The integral planar variable conductance heat pipe (VCHP) technology represents a novel, low-TRL heat rejection technology which should operate efficiently and reliably across a wide range of thermal environments. The concept consists of a planar heat pipe whose condenser acquires the excess thermal energy from the thermal control system (TCS) and rejects it at its condenser whose outer surface acts as a radiating surface. The VCHP is made from thermally conductive polymers and the working fluid is methanol. It has a non-condensable gas (air) so as to vary the active radiator surface depending on the heat load.More »
The integral planar variable conductance heat pipe (VCHP) technology represents a novel, low-TRL heat rejection technology which should operate efficiently and reliably across a wide range of thermal environments.More »
|Organizations Performing Work||Role||Type||Location|
|Case Western Reserve University||Lead Organization||Academia||Cleveland, Ohio|
|Goddard Space Flight Center (GSFC)||Supporting Organization||NASA Center||Greenbelt, Maryland|
The project objective is to develop an Integral Variable Conductance Planar Heat Pipe (VCPHP) for use as a potential means of heat rejection in spacecraft systems. The primary objective is to combine three heat rejection concepts (heat absorption, heat transport, and heat rejection)into a compact and effective thermal system. That is, to expand the surface of a traditional heat pipe into a planar (rather than cylindrical) shape to act as a radiative surface, ultimately reducing system complexity, parts count, and weight. Additionally, the concept of a variable conductance heat pipe (VCHP) which adds an inert gas into the heat pipe was investigated. The inert gas in the VCHP can expand or shrink depending on the operating condition, effectively changing the heat dissipating area of the condenser and the saturation temperature the VCHP. The objectives of this work are:(i) to study concept feasibility via analytical modeling; and (ii) to validate analytical models by producing and testing VCHP prototypes and collecting and correlating experimental data. In terms of the NASA’s Technology Area Breakdown Structure (TABS) this project addresses the subject of Heat Rejection in Thermal Management Systems (TA14).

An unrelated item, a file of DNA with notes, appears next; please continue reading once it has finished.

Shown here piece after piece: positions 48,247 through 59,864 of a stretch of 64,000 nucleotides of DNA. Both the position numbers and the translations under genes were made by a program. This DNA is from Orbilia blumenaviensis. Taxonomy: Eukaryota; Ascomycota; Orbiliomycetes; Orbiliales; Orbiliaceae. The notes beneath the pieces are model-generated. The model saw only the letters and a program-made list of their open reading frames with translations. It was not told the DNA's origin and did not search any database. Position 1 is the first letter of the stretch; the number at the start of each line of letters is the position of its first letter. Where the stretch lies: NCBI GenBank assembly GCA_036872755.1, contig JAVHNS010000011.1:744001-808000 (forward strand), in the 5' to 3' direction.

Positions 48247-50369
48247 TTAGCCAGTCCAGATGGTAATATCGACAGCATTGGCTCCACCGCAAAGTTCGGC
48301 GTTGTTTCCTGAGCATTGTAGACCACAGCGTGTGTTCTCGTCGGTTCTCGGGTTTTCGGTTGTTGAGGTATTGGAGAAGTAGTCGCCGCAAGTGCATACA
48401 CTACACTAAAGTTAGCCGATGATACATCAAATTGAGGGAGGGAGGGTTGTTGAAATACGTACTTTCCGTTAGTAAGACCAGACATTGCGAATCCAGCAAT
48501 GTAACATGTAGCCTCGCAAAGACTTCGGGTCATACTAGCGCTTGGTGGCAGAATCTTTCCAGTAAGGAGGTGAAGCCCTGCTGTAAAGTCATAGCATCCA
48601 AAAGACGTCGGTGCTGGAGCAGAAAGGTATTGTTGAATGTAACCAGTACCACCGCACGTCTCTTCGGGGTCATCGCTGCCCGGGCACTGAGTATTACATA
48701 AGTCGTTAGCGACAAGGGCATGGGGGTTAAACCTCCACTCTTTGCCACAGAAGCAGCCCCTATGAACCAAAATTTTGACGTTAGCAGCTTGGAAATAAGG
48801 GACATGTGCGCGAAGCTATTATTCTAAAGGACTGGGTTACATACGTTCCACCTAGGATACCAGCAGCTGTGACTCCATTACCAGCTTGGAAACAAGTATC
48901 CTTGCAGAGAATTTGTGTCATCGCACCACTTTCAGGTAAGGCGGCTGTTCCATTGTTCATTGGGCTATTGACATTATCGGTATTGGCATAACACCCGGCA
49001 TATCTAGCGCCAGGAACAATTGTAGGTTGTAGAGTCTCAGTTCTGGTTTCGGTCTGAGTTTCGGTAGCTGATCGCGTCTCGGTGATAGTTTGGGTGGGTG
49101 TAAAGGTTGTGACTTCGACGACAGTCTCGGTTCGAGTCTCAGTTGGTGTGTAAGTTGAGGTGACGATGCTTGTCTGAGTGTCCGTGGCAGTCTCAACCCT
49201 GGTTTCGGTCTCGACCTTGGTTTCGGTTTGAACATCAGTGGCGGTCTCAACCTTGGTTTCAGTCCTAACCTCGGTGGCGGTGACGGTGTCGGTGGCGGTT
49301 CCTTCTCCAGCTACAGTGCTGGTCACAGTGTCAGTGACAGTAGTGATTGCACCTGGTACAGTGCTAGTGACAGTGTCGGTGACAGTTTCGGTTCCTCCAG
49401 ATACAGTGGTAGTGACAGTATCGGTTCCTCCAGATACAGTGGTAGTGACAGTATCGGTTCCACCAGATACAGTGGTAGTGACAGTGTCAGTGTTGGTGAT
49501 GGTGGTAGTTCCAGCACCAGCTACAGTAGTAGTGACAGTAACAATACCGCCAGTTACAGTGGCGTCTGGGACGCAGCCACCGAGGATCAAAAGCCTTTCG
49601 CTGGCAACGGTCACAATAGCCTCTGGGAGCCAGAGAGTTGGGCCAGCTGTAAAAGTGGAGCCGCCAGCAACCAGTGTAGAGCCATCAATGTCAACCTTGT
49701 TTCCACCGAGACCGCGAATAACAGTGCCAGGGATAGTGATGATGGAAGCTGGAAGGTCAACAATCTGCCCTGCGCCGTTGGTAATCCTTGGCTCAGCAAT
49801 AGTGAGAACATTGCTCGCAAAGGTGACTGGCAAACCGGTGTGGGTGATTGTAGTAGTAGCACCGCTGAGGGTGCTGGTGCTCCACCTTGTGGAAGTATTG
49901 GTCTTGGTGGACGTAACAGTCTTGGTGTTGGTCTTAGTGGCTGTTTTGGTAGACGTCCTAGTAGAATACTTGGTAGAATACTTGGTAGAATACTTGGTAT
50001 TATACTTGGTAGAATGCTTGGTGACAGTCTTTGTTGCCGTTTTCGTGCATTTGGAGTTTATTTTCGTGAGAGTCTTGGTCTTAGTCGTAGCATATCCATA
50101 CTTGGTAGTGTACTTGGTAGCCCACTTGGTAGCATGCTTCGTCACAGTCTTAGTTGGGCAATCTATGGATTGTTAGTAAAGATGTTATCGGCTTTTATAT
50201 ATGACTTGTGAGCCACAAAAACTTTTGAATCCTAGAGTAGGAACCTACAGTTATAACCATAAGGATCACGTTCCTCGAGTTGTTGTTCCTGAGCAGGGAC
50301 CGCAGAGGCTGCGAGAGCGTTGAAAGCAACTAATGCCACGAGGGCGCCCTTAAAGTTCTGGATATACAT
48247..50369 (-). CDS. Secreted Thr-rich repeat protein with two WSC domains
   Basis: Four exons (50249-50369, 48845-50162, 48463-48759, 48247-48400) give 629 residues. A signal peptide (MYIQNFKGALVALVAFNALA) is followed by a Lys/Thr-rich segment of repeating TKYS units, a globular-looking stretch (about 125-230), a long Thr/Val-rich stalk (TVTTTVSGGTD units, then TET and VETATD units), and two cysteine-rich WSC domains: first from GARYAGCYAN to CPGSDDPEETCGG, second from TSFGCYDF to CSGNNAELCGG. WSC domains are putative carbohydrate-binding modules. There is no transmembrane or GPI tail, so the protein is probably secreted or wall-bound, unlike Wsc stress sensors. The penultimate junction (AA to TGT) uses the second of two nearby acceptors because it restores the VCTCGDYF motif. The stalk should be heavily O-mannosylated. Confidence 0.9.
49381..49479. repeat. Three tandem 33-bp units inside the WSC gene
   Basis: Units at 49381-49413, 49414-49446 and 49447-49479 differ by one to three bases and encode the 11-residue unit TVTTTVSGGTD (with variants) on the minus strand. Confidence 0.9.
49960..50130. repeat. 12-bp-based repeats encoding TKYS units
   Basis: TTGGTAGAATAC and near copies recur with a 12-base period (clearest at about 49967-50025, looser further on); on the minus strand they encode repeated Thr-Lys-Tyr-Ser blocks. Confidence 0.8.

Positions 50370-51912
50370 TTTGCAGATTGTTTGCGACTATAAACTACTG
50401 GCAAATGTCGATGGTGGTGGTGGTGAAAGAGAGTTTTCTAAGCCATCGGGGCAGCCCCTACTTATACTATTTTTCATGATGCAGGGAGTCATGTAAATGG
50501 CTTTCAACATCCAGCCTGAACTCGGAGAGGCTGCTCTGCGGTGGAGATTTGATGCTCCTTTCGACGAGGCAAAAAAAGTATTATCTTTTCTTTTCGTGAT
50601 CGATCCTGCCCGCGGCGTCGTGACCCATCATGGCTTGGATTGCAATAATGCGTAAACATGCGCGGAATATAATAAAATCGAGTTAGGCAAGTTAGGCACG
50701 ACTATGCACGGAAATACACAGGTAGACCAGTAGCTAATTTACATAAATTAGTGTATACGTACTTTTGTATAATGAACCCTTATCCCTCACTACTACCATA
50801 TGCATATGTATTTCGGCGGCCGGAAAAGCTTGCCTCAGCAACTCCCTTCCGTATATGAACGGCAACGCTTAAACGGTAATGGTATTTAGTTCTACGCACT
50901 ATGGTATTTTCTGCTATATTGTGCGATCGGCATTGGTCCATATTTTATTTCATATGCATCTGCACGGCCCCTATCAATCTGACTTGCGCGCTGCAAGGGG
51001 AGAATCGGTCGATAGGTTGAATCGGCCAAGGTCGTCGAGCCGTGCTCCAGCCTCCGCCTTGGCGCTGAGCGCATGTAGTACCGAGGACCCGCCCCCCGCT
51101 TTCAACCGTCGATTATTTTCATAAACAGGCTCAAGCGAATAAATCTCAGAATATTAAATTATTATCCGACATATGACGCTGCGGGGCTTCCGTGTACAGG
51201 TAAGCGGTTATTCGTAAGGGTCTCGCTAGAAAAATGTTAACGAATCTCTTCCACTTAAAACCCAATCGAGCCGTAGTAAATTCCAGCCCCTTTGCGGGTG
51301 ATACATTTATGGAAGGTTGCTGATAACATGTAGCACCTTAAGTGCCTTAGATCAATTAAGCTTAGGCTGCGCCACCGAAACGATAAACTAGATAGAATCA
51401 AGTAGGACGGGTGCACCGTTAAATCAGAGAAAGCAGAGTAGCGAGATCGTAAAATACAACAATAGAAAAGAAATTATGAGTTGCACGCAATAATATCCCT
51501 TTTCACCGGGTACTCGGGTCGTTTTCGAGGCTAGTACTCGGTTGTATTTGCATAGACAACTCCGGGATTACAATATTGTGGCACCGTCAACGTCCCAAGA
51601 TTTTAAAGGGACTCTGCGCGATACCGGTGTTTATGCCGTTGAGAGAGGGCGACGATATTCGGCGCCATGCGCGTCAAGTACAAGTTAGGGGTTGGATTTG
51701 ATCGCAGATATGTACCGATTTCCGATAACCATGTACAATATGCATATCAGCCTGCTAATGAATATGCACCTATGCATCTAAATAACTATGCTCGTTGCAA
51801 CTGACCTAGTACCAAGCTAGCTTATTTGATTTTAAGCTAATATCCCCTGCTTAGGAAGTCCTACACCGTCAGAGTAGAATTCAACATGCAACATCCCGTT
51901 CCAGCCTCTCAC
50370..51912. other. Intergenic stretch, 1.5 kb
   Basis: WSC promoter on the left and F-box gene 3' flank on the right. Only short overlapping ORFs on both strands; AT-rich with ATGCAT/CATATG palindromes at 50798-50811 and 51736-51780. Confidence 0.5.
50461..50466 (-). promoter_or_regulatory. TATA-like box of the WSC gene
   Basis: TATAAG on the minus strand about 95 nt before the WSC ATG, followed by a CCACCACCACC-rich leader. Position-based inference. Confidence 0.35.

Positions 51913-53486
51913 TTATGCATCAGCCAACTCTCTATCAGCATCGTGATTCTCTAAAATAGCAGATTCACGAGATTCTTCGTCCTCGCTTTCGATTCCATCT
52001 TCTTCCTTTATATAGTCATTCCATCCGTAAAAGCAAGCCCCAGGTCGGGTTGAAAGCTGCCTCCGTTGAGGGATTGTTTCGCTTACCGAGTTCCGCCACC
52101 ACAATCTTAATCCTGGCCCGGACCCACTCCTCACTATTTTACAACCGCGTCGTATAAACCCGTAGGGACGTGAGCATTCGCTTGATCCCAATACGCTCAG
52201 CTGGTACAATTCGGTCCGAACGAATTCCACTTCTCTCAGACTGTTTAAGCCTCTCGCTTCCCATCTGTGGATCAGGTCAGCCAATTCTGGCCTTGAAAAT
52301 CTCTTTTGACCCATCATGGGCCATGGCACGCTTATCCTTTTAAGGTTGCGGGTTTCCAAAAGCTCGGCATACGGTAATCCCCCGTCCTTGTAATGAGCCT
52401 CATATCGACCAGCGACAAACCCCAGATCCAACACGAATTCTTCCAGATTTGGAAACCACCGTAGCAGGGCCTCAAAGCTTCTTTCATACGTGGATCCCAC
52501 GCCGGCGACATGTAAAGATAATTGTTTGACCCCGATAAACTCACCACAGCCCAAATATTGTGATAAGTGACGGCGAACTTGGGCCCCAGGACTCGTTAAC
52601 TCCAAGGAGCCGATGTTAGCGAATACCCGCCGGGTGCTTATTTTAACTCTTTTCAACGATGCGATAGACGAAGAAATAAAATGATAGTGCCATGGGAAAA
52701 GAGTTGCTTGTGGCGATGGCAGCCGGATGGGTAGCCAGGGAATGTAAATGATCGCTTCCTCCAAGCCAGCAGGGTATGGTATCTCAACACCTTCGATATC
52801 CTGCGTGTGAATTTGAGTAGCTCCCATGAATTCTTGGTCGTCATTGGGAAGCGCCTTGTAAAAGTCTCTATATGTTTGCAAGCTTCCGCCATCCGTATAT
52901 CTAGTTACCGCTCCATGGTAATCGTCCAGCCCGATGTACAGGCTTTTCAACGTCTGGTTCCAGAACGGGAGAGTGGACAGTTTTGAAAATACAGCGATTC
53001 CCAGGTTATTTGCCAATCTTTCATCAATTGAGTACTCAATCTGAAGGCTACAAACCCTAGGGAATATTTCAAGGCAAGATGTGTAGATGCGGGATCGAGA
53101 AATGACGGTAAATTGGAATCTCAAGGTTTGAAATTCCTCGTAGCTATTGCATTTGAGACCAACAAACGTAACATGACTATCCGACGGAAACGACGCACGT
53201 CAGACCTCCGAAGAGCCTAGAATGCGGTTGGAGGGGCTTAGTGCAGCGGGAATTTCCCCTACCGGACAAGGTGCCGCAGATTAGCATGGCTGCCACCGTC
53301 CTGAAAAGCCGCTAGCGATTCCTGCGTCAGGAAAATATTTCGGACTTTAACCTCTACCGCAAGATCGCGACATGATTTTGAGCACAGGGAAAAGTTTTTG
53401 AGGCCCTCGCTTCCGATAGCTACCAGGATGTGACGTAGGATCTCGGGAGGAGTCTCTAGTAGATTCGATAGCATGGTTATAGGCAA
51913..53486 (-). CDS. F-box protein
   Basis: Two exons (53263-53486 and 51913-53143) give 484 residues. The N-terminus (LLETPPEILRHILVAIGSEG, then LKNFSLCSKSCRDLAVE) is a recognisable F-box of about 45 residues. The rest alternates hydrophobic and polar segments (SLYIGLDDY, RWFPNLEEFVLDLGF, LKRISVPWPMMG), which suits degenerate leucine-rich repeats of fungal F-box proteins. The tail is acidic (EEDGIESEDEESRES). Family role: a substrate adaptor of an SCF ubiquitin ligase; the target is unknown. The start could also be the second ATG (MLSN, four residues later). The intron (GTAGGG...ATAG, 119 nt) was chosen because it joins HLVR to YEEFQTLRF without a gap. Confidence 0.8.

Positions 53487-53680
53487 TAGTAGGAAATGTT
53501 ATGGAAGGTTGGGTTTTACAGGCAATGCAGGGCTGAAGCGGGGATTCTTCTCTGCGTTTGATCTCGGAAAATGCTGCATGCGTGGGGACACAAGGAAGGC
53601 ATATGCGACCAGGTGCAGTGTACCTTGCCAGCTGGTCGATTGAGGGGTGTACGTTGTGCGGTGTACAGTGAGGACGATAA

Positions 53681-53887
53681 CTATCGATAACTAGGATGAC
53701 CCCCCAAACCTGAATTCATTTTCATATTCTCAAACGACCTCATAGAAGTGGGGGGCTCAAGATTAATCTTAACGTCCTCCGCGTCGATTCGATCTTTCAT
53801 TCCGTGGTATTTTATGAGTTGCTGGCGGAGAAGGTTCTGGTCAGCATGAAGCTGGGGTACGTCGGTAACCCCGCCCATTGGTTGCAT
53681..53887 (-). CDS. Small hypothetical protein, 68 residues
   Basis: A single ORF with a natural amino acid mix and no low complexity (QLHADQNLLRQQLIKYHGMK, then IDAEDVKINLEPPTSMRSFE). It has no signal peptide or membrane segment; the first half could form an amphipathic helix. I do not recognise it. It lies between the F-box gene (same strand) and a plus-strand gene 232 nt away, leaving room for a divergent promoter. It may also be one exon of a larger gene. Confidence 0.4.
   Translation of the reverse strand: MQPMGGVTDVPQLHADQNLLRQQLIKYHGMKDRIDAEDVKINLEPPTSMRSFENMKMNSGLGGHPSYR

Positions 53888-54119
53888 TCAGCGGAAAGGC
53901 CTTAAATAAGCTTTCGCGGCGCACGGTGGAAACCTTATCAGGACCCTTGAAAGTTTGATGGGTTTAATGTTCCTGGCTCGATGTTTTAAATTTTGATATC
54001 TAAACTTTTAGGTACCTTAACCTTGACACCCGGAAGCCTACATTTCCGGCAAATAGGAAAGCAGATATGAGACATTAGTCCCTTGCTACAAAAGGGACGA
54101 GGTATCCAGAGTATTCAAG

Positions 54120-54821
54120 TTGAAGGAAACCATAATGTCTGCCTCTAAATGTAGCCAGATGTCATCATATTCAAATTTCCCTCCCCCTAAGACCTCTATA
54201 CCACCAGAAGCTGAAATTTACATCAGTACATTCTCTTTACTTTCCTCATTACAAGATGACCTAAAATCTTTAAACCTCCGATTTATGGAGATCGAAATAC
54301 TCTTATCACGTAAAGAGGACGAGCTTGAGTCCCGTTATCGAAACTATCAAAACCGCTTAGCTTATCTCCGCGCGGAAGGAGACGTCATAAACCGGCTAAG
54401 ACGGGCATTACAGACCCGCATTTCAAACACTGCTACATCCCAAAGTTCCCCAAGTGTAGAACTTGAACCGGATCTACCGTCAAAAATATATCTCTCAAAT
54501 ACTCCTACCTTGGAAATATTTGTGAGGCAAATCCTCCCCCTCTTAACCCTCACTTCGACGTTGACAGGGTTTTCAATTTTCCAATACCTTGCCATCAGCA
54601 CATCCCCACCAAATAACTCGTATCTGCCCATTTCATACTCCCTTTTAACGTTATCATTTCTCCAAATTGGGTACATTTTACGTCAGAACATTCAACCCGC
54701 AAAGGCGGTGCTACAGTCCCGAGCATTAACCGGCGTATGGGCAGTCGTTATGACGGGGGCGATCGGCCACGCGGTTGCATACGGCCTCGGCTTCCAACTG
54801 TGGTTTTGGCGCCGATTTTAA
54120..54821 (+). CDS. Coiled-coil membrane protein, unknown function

During the grant award period, the following milestones have been achieved: Design and fabrication of a prototype variable conductance planar heat pipe radiator In order to prove the feasibility of the basic concept, two kinds of prototype variable conductance planar heat pipe radiator were carefully designed and fabricated. The first heat pipe was made from brass, which has high thermal conductivity and outstanding machinability. The second one was a liquid crystal polymer (LCP) based heat pipe, which has acceptable thermal conductivity (~20W/mK) and low density. For simplicity, all heat pipes have similar sandwich structure designs (two base plates with axial grooves and a spacer between with charging taps and a pressure gauge). On the base plates, triangular or rectangular grooves were machined by a computer numerical control (CNC)mill cutter. To minimize the air leakage from the side, two rubber gaskets machined by a laser cutter were placed between the plates and the spacer. The heat pipes were evacuated and charged with a pre-determined amount of ethanol.